How is the carbonic acidity of beers compared to sodas

Is carbon dioxide in beverages harmful to the climate?

David Kuntze (Federal Environment Agency): "The CO2 in our beverages is either of fossil origin (mineral springs) or it is a by-product that arises during production and is further used, for example in brewing beer or in manufacturing processes in industry (e.g. ammonia production).

Beer breweries often use the CO produced in the brewing process2 continue for sodas. The CO2 there is no CO from beer production2Emission source, as this CO2 was removed from the atmosphere by the plants (hops and malt), so to speak, only in the previous year. The CO2 from industrial processes has been used here. The cause of the emission is therefore not the carbonated drink.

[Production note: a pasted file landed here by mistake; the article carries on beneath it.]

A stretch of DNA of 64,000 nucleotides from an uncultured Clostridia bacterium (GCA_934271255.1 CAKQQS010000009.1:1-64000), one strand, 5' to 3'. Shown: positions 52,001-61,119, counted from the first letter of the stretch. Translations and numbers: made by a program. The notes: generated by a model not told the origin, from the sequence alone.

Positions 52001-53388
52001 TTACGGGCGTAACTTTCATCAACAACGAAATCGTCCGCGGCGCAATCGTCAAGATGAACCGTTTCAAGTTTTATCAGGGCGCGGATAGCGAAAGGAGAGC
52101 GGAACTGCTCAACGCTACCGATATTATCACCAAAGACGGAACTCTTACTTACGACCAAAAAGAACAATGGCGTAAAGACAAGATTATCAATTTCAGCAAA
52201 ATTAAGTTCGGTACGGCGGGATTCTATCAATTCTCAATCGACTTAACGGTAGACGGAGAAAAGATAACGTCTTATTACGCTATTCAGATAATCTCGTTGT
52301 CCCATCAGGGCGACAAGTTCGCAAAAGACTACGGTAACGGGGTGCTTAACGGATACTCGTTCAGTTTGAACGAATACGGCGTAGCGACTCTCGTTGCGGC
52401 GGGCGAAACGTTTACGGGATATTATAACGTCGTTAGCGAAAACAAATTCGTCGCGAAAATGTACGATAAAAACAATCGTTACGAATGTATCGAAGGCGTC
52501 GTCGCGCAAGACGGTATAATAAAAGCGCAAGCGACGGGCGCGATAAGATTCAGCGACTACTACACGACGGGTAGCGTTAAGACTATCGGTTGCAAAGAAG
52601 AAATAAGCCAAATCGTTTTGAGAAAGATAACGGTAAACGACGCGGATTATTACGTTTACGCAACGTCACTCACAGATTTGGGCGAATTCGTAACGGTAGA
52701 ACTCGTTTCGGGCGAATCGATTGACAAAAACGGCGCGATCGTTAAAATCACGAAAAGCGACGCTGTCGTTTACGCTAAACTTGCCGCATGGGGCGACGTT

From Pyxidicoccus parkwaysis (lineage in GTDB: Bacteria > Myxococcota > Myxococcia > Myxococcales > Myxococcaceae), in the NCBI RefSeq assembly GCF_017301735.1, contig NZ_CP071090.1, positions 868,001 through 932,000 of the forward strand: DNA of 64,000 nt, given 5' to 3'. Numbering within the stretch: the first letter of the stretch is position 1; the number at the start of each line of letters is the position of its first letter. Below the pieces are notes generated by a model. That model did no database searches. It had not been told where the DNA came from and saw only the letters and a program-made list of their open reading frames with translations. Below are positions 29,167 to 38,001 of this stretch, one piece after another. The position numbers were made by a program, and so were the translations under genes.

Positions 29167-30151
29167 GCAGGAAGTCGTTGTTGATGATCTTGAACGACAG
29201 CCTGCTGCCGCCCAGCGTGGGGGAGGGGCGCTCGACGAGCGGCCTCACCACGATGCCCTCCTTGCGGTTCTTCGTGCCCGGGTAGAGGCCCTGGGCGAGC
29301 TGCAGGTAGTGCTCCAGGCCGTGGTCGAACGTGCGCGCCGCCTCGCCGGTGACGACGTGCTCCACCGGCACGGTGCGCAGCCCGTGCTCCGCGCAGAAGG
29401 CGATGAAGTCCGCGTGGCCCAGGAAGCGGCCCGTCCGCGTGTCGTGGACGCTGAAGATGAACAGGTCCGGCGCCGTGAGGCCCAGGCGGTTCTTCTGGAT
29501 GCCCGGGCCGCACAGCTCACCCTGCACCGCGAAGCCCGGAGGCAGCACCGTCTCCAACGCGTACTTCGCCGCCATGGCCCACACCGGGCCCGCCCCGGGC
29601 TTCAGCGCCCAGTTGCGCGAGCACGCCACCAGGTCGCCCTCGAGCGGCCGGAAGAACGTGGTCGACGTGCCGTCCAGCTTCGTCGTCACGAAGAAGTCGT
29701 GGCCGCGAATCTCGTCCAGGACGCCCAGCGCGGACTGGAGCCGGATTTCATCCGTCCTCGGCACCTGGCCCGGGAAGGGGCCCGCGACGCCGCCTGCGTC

The natural mineral water from fossil sources, on the other hand, is a source of emissions because the CO2 was stored a long time ago and is now being released again.

However, it should be noted: under the aspect that every German drinks an average of two liters of mineral water per day (with a carbon dioxide content of 150 mg / l), about 6,424 tons of CO2 per year in Germany. For comparison: That corresponds to 80.3 g of CO2 per inhabitant and year - this 80 g of CO2 corresponds to approx. 0.5 km with a small car. "